Wrestling over Wills and Wealth in Neuberger v York

Nothing riles a family up more than a good ‘ol contested probate of will. This is especially true if there are millions to be had. This month, the Court of Appeal for Ontario (“ONCA”) issued a ruling in Neuberger v York, 2016 ONCA 191 that allows one faction of a family to challenge a will where the other faction of that family is set to receive substantially more from the will.

The Facts

The warring clan is that of the now deceased Sarah and Chaim Neuberger, prominent Toronto philanthropists and real estate giants. A holocaust survivor, Mr. Neuberger came to Canada in the 1940s to start a new life.  He built a successful enterprise and wisely developed a plan in his old age for the distribution of his assets.  This plan included securing a financial future for his children and grandchildren.

The two daughters of the Neubergers, each with their own grown children, are the two sides engulfed in the dispute over the Neuberger wealth.  Mr. Neuberger created a will in 2004 and a second will in 2010.  The second will became the point of contention with Mr. Neuberger’s death in 2012.

In the 2004 will, the daughters were treated relatively equal. Mr. Neuberger had split the assets of his business into two parts.  One was retained within the original business, Nuberg & Dale Construction Limited, and the other was transferred to a newly created numbered corporation. Mr. Neuberger’s intention was that upon his death each daughter would inherit one of his two companies. Clearly, this will indicated his desire to treat each daughter equally.  The residual of any inequity in the stock capital of either business would be set aside, divided into two equal shares and then redistributed to the companies now owned by his daughters.

In 2010, however, the new will did not go through this balancing process but instead the capital stock of each company were to be distributed directly to each of the sisters and their families. The problem here is that Mr. Neuberger lent his income back to one of the businesses prior to his death and thus upon his death it meant that one company had substantially more assets than the other. The result is that one sister had ownership of a company worth nearly $13 million more than the company owed by the other sister.

Needless to say, this difference in inheritance generated a rift between the siblings and it eventually made its way into the courts.

Trial Level

Edie, the Neuberger daughter that stood to inherit almost $13 million less than her sister Myra, challenged the 2010 will on the basis that her father lacked capacity at the time the will was made.  A report by a geriatric psychiatrist submitted as evidence to the court indicated that Mr. Neurberger in fact was not capable of making complex business decisions and appreciating the consequences of certain actions.

Edie further claimed that the 2010 will was created under suspicious circumstances where it was unclear whether his accountant or lawyer had explained the effects of the change in the will to Mr. Neuberger or had even received direct instructions from him to make these changes.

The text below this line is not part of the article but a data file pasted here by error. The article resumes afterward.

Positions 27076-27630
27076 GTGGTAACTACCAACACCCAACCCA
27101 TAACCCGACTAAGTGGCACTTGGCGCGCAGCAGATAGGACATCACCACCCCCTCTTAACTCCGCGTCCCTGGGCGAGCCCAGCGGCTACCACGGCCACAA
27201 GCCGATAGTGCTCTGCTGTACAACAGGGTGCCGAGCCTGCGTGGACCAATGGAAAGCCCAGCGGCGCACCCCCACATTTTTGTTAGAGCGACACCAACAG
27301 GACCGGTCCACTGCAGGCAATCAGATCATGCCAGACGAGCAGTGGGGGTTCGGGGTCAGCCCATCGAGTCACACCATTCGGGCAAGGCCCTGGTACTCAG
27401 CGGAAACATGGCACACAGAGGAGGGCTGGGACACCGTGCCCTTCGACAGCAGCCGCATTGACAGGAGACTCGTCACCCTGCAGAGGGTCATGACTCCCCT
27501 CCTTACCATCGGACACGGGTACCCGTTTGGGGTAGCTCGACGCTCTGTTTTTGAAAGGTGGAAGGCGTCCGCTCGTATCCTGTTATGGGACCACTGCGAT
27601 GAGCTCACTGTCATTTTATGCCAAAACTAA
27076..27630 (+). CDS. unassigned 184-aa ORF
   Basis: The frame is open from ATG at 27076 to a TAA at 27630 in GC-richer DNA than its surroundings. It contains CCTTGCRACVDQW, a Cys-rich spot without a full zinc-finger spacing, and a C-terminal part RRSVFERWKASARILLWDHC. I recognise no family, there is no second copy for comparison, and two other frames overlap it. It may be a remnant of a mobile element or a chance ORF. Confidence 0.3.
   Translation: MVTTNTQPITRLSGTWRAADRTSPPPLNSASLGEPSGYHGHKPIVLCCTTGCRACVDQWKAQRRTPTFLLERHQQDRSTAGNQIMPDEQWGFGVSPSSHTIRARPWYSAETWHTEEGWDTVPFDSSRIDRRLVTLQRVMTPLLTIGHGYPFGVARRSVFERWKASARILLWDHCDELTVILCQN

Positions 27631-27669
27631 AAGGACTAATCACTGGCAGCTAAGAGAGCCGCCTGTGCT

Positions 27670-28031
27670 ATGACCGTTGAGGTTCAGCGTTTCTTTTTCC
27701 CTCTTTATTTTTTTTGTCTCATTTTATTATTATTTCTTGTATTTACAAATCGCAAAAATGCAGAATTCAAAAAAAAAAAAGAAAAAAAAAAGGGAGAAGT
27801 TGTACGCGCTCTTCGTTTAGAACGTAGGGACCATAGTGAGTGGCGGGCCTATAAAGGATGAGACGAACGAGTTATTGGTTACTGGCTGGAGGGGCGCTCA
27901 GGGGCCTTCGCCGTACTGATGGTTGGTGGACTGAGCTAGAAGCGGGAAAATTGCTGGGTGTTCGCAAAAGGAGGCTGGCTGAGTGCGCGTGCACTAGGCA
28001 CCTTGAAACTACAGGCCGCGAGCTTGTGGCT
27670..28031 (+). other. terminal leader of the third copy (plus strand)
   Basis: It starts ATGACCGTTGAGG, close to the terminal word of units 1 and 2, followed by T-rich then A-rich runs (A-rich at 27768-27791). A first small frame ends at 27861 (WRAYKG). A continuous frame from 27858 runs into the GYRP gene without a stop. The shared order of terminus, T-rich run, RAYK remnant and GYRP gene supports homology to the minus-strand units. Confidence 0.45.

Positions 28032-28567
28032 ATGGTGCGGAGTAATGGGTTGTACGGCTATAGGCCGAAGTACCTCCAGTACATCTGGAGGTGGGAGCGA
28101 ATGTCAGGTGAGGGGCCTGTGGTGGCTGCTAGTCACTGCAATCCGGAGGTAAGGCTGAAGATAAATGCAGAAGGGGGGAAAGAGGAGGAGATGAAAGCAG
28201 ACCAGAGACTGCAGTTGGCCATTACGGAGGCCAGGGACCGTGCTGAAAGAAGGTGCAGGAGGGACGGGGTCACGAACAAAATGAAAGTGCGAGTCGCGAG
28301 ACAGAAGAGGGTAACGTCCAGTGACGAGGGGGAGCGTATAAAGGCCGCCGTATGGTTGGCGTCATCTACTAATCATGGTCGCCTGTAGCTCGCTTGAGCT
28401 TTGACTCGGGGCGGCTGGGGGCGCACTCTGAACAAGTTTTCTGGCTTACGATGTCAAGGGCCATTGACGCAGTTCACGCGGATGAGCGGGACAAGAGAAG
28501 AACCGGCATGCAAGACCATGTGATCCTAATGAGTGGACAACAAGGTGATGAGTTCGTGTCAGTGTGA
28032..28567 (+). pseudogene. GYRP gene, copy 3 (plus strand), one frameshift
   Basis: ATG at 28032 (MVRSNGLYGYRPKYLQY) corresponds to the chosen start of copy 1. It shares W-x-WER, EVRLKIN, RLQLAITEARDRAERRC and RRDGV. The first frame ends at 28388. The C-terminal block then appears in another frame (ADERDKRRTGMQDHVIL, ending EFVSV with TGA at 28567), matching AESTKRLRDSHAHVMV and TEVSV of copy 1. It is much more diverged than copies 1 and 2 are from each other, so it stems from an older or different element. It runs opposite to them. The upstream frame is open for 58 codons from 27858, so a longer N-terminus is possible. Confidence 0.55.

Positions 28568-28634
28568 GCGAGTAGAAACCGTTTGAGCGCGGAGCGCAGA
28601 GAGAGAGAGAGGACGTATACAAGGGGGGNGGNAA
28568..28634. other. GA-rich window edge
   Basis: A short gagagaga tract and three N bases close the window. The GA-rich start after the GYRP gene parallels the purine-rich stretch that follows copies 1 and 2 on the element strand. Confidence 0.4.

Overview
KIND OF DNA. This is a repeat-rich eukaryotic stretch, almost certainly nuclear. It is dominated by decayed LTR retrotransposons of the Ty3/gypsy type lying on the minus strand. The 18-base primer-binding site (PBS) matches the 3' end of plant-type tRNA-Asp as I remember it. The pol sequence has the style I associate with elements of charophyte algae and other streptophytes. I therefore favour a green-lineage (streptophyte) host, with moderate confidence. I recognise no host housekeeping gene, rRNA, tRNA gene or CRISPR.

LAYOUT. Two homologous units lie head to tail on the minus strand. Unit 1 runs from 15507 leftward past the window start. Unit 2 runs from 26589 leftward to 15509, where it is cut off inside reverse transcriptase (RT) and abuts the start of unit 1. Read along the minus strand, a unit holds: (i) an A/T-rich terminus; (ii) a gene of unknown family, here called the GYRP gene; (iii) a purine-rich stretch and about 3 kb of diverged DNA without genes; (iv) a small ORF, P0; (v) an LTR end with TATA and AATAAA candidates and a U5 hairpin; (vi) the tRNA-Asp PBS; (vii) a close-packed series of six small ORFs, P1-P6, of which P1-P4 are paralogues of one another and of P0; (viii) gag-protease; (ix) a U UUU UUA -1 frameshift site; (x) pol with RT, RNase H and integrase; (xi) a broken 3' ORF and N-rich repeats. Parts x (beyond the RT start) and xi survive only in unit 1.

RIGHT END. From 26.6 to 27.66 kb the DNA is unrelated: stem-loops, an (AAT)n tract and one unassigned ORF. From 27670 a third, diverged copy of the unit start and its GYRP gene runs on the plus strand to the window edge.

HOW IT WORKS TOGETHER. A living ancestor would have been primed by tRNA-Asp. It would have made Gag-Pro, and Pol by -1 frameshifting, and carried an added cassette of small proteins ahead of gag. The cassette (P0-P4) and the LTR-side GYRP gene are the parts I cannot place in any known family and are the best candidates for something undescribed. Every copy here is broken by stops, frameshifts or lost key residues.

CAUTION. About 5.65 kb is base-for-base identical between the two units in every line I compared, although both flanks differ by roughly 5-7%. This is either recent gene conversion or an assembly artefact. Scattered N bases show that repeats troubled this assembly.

At the lower court, the motion judge denied Edie’s ability to challenge the will citing Edie’s late challenge to Mr. Neuberger’s capacity even though she suspected issues well before his death.  Also, the judge was sceptical of Edie’s credibility given the fact that Edie took advantage of the benefits of the 2010 will even though she was set to challenge it in court.  It gave the appearance that she used aspects of the 2010 will that served her interest when it was convenient to do so.

The Appeal

Not to be deterred, Edie proceeded to the ONCA to plead her case. The ONCA agreed with the applicant (Edie) and overturned the lower court’s decisions on several bases.  Writing for the court, Justice Gillese agreed with Edie’s position that to deny a challenge to a will because the applicant did not file their claim in less than two years can set a troubling precedent. If such a ruling stands it would mean that a person would have to bring a premature challenge that was not yet fully informed or take no steps to administer an estate while they were challenging the validity of a will.  Justice Gillese also made the key point that it would be unfair to deny a challenge because in some situations it can take a long time before questionable aspects of a will are discovered.

As it stands, Edie is now able to go forward with her challenge to the will and reverse the effects of the 2010 will if she is successful.

This case is a common example of how wealth distribution in a will can lead to the deterioration of familial relationships. Susan and Chaim Neuberger are recognized in Toronto as strong supporters of holocaust education and they worked to establish a centre dedicated to this cause.  It is unfortunate that their legacy is being marred in such a public fashion where those that should be focused on continuing the Neubergers’ work are distracted by the allure of winning a legal battle.

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